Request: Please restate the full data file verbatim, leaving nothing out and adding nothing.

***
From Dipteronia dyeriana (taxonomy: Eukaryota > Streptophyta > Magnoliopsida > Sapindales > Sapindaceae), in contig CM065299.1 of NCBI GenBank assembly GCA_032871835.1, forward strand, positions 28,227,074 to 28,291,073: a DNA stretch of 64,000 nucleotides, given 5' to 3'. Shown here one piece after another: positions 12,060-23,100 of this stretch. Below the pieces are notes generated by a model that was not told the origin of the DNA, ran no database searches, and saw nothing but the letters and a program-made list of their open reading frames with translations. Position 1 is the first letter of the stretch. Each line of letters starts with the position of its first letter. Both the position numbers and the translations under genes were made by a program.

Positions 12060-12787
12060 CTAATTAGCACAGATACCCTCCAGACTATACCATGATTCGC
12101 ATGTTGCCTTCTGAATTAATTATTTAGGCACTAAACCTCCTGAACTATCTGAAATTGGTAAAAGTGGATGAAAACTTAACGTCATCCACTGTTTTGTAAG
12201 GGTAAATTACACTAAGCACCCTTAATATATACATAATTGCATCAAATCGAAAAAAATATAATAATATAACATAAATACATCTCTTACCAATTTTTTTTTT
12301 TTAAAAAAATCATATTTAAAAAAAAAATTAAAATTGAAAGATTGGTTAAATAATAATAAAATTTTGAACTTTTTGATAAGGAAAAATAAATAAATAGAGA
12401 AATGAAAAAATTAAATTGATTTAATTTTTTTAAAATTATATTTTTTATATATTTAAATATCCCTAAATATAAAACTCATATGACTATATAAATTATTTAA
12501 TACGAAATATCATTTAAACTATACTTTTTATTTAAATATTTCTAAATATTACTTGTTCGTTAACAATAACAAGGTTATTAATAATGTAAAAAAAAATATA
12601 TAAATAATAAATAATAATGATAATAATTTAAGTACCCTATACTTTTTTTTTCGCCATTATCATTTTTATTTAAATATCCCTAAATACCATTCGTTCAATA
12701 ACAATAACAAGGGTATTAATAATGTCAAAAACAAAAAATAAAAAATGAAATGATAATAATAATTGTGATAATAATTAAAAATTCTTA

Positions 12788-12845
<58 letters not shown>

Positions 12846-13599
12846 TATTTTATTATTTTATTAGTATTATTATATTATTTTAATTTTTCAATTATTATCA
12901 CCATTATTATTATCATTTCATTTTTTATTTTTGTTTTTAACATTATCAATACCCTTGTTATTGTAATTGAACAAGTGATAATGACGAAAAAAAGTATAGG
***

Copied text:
From Dipteronia dyeriana (taxonomy: Eukaryota > Streptophyta > Magnoliopsida > Sapindales > Sapindaceae), in contig CM065299.1 of NCBI GenBank assembly GCA_032871835.1, forward strand, positions 28,227,074 to 28,291,073: a DNA stretch of 64,000 nucleotides, given 5' to 3'. Shown here one piece after another: positions 12,060-23,100 of this stretch. Below the pieces are notes generated by a model that was not told the origin of the DNA, ran no database searches, and saw nothing but the letters and a program-made list of their open reading frames with translations. Position 1 is the first letter of the stretch. Each line of letters starts with the position of its first letter. Both the position numbers and the translations under genes were made by a program.

Positions 12060-12787
12060 CTAATTAGCACAGATACCCTCCAGACTATACCATGATTCGC
12101 ATGTTGCCTTCTGAATTAATTATTTAGGCACTAAACCTCCTGAACTATCTGAAATTGGTAAAAGTGGATGAAAACTTAACGTCATCCACTGTTTTGTAAG
12201 GGTAAATTACACTAAGCACCCTTAATATATACATAATTGCATCAAATCGAAAAAAATATAATAATATAACATAAATACATCTCTTACCAATTTTTTTTTT
12301 TTAAAAAAATCATATTTAAAAAAAAAATTAAAATTGAAAGATTGGTTAAATAATAATAAAATTTTGAACTTTTTGATAAGGAAAAATAAATAAATAGAGA
12401 AATGAAAAAATTAAATTGATTTAATTTTTTTAAAATTATATTTTTTATATATTTAAATATCCCTAAATATAAAACTCATATGACTATATAAATTATTTAA
12501 TACGAAATATCATTTAAACTATACTTTTTATTTAAATATTTCTAAATATTACTTGTTCGTTAACAATAACAAGGTTATTAATAATGTAAAAAAAAATATA
12601 TAAATAATAAATAATAATGATAATAATTTAAGTACCCTATACTTTTTTTTTCGCCATTATCATTTTTATTTAAATATCCCTAAATACCATTCGTTCAATA
12701 ACAATAACAAGGGTATTAATAATGTCAAAAACAAAAAATAAAAAATGAAATGATAATAATAATTGTGATAATAATTAAAAATTCTTA

Positions 12788-12845
<58 letters not shown>

Positions 12846-13599
12846 TATTTTATTATTTTATTAGTATTATTATATTATTTTAATTTTTCAATTATTATCA
12901 CCATTATTATTATCATTTCATTTTTTATTTTTGTTTTTAACATTATCAATACCCTTGTTATTGTAATTGAACAAGTGATAATGACGAAAAAAAGTATAGG